Presentation on theme: "Intro to the Red Umbrella Background to the Cuban Revolution %20african%20american%20history8/leaders/Cuban_Revolution.pdf."— Presentation transcript:
Intro to the Red Umbrella Background to the Cuban Revolution http://www.africanafrican.com/folder14/alot%20more%20of%20african%20& %20african%20american%20history8/leaders/Cuban_Revolution.pdf
Background Cuba was a Spanish colony – one of the wealthiest in Latin America Economy based on sugar exports to US and Europe Spanish controlled the nation politically, economically and socially Poverty: Large underclass of Blacks (descendants of slaves) and poor mestizos
1898 Spanish-American War US occupied Cuba from 1899-1902 US helped to write new Cuban Constitution modeled on US Constitution
Huge US investments in Cuban sugar ($200 million by 1913) This was 1/5th of all US investment in Latin America at the time From 1902-1953 US sent soldiers several times to protect US investments
Attempted Revolution of 1933 200,000 Cuban sugar workers led an uprising in 1933 In the chaos, a group of military leaders took control – led by Fulgencio Batista He continued to rule behind the scenes in Cuba until 1952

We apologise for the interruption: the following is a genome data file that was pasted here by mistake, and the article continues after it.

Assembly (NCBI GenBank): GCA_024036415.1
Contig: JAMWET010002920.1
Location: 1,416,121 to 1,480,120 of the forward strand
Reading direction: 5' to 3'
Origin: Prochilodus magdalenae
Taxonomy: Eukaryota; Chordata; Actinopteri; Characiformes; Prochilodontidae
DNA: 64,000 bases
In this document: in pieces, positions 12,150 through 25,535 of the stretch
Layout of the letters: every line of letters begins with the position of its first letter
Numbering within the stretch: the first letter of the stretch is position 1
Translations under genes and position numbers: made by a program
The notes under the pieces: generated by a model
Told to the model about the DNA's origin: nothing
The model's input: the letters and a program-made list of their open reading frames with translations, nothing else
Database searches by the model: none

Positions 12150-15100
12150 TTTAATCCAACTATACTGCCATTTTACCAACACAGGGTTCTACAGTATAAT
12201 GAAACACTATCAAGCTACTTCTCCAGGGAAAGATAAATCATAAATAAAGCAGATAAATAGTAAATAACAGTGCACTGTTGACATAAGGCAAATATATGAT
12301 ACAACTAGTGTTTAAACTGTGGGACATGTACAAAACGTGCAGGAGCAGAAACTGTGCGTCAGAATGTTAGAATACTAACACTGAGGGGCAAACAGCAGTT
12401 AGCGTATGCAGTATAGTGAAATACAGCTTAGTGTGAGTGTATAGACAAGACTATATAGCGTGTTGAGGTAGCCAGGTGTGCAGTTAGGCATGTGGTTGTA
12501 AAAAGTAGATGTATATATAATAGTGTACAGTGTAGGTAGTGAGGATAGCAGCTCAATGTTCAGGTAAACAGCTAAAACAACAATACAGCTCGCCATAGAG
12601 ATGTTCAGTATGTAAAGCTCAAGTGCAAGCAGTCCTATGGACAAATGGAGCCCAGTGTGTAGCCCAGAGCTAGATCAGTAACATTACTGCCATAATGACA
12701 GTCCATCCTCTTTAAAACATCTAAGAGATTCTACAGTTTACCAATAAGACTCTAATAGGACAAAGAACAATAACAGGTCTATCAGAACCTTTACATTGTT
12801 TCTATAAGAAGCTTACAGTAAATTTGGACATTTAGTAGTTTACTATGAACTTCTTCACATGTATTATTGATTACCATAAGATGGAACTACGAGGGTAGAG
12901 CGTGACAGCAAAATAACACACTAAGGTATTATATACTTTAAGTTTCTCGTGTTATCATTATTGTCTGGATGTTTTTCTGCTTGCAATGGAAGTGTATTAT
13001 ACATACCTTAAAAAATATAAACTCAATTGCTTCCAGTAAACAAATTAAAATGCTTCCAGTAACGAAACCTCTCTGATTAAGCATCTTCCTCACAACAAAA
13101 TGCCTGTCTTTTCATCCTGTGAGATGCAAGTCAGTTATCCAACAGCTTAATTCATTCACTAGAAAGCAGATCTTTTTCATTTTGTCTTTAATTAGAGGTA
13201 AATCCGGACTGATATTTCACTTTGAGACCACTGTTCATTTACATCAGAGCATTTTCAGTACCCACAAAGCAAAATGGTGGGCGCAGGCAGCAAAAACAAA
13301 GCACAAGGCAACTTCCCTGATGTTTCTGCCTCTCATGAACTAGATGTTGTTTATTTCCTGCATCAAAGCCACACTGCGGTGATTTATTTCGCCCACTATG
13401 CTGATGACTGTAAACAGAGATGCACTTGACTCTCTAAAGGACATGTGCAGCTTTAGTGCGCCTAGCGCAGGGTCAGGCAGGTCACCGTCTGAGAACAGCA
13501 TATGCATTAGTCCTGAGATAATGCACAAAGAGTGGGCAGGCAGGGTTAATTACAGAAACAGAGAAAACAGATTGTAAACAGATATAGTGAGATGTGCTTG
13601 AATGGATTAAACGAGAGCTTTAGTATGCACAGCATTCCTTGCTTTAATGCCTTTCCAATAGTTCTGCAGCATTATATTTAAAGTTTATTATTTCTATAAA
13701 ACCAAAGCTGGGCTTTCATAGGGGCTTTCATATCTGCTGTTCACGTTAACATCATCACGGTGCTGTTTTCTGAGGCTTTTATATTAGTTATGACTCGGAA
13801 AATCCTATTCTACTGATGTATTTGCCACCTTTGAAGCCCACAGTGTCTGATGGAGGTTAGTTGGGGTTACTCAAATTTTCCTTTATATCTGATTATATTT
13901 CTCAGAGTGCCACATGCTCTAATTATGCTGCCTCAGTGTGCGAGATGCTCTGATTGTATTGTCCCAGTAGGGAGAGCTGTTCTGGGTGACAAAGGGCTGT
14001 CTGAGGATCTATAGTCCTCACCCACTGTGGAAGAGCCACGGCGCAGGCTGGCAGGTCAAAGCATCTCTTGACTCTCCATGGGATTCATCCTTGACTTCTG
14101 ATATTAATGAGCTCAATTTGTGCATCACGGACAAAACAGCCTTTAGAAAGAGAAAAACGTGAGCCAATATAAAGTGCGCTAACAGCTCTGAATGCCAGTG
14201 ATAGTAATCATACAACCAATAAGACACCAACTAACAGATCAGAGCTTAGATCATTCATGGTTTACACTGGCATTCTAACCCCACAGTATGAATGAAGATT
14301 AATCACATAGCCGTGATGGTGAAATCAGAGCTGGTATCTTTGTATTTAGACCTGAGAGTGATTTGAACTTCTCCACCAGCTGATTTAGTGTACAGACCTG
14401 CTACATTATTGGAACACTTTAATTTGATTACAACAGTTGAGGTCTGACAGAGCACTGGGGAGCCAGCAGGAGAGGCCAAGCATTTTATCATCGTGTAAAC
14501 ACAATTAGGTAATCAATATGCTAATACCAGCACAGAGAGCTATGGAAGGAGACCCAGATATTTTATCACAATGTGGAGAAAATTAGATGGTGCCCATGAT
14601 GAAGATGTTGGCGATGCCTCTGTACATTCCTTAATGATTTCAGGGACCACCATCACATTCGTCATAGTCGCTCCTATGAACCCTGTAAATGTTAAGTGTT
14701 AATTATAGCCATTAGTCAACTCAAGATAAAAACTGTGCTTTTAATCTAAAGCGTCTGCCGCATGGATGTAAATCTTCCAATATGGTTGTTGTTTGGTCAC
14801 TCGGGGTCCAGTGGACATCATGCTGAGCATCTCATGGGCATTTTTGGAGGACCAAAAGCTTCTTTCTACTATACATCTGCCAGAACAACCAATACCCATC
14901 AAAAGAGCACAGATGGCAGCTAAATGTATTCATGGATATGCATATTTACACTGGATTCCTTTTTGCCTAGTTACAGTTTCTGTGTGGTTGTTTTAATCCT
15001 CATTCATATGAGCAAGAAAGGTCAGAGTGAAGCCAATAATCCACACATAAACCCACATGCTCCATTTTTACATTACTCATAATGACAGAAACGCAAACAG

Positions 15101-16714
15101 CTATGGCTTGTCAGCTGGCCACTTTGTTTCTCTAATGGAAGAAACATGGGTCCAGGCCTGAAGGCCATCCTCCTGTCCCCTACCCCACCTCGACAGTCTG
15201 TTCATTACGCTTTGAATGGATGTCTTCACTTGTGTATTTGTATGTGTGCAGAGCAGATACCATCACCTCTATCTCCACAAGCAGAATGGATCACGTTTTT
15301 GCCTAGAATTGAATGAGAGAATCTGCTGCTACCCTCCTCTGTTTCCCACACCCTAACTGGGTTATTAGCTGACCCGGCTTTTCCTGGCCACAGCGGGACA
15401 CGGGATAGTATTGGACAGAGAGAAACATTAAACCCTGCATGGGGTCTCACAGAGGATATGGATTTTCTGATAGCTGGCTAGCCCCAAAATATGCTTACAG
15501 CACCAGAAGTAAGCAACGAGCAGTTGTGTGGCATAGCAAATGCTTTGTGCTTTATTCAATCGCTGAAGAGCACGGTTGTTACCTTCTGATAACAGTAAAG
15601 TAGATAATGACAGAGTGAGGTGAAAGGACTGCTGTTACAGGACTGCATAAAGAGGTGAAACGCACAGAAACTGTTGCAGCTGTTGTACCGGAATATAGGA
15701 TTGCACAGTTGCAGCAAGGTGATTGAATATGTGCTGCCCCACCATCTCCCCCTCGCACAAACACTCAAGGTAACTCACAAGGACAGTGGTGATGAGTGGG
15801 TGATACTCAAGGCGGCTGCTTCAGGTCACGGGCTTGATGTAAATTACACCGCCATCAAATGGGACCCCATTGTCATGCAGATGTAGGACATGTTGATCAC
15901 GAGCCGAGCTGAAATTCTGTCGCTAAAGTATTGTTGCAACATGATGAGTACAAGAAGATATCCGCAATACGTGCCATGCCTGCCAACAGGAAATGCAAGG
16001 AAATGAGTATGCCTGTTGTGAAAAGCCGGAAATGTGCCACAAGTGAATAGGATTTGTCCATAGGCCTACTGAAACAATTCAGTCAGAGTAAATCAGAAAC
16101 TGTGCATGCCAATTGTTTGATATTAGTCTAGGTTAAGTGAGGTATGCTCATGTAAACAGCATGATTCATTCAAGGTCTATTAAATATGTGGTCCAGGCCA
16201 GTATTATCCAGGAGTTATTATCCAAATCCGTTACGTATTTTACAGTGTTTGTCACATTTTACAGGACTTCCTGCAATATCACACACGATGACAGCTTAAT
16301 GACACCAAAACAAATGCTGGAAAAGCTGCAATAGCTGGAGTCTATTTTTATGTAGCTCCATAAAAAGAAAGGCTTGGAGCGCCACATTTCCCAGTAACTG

Batista Took over in a coup in 1952 Pro-US dictator – strong ties to the US Maintained dependence on sugar and protected US investments Cuban elites (the wealthy) liked Batista because he favored them Unpopular among poor Cubans – most people This was the time that Havana was the hot spot for US tourists--night clubs, gambling….
Sugar The Cuban economy was based mainly on sugar Economy rose and fell on sugar – seasonal unemployment high Most of the sugar plantations were in the hands of foreign (US mostly) investors or wealthy upper class Cubans
Anti-US Feelings Anti-US resentment since the Spanish-American War. A great deal of resentment towards US control of Cuban economy and government.
Unstable Government Since Independence, Cuba had no real stable government. Power was in the hands of the elites (the wealthy). US essentially ran Cuba 3 different times from 1900s-1930s.
Inequity There was large gap between rich and poor. Rich elites were white, a small % of the population, and held most of the land. The rest of nation was mestizos and Afro-Cuban and poor.
Batista He ruled Cuba from 1952-1959 Did not make life better. Repression – mistreated citizens. At first the U.S. supported Batista, but as conditions worsened in Cuba, US pulled support. Eventually even the Cuban middle class turned against Batista.
Fidel Castro Castro defeated Batista’s forces. In 1959 Castro began to move Cuba towards a more socialist/communist government.
So, How’d This Whole Cuban Revolution Thing Work Out, Anyway? There were some benefits such as improved access to health care and education. But… People’s freedoms were restricted. Government jailed opponents and spied on citizens. The economy struggled to provide jobs. Castro’s policies led many Cubans to leave country, many for the U.S.